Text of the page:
February 2, 2021 Read More →

NextDecade cancels plans for second Texas LNG export terminal

S&P Global Market Intelligence ($):

NextDecade Corp. abandoned plans Jan. 29 for a second LNG export terminal in Texas, stating the site it was considering was not suitable for development.

The decision regarding a potential terminal in Texas City, near Galveston, has no impact on ongoing development of the proposed Rio Grande LNG export facility in Brownsville, in South Texas, NextDecade said. The company had previously targeted a final investment decision for the up to 27 million tonnes-per-year Rio Grande LNG project in 2021. The timing has been delayed several times amid challenges securing sufficient long-term supply deals to support construction.

In 2018, NextDecade pitched a second terminal on Galveston Bay, south of Houston, along with a header pipeline. The project, at that time, officially entered the pre-filing review process at the Federal Energy Regulatory Commission.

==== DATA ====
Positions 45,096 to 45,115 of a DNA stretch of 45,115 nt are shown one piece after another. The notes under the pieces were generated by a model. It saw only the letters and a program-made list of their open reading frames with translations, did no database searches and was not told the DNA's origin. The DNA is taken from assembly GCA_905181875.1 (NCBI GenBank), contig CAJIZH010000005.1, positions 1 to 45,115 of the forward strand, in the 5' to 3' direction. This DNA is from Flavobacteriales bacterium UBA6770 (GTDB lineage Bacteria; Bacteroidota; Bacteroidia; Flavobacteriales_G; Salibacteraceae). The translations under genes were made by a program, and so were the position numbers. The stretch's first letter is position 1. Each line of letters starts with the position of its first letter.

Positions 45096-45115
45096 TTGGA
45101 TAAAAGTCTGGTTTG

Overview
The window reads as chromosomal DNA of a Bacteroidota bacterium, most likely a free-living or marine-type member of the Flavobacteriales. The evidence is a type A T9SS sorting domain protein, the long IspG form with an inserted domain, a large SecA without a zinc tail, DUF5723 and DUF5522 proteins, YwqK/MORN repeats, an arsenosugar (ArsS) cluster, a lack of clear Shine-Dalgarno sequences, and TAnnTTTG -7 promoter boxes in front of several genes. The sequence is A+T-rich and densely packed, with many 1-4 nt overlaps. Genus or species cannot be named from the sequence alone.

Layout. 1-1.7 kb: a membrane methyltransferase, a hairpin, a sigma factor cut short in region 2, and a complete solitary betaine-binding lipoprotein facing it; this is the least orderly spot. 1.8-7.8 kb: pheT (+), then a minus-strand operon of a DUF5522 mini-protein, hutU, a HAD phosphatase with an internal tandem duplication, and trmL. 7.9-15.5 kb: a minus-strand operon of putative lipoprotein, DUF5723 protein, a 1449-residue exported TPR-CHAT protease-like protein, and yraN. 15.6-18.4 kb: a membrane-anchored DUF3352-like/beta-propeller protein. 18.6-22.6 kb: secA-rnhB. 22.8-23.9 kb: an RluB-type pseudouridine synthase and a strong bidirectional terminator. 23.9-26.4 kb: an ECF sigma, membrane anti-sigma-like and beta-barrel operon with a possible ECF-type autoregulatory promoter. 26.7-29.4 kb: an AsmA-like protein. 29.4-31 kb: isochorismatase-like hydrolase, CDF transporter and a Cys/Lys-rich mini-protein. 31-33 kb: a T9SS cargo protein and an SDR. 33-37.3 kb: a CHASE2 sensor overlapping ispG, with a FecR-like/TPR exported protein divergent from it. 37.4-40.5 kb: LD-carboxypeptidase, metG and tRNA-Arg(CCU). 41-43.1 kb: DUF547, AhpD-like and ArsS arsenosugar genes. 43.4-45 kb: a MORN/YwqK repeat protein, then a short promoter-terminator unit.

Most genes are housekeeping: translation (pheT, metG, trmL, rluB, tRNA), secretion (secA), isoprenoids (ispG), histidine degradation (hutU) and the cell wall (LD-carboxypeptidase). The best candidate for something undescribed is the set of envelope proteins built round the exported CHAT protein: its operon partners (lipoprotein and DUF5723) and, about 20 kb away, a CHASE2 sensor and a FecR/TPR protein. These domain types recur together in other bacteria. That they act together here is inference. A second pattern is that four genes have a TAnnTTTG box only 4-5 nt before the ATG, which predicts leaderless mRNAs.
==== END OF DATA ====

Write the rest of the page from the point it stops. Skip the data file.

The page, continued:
The second terminal was proposed to be built on the Texas City Ship Channel at Shoal Point. As originally conceived, it would have entailed three LNG trains of 5.5 million mt/y each, four LNG storage tanks, two marine jetties and one turning basin. It also was to include a 42-inch-diameter, 97-mile header system pipeline from the Katy Hub to the LNG terminal or an alternative straight-line route of about 82 miles.

In a statement, NextDecade said that after completing its evaluation, it determined that the site is not suitable for development of an LNG facility and related infrastructure and utilities. It said the U.S. Army Corps of Engineers has advised that a portion of the Galveston Bay LNG site is under a special navigation designation that would require a request that Congress remove the designation.

As for the Rio Grande LNG project, NextDecade has continued to face challenges, largely on the commercial front. In November 2020, France’s Engie halted talks over a potential long-term supply agreement with NextDecade amid pressure not to import LNG produced from shale gas. On Jan. 14, officials said plans for a floating storage and regasification unit, or FSRU, at the Irish port of Cork will not go ahead after a preliminary deal signed in 2017 with NextDecade expired.

[Harry Weber]

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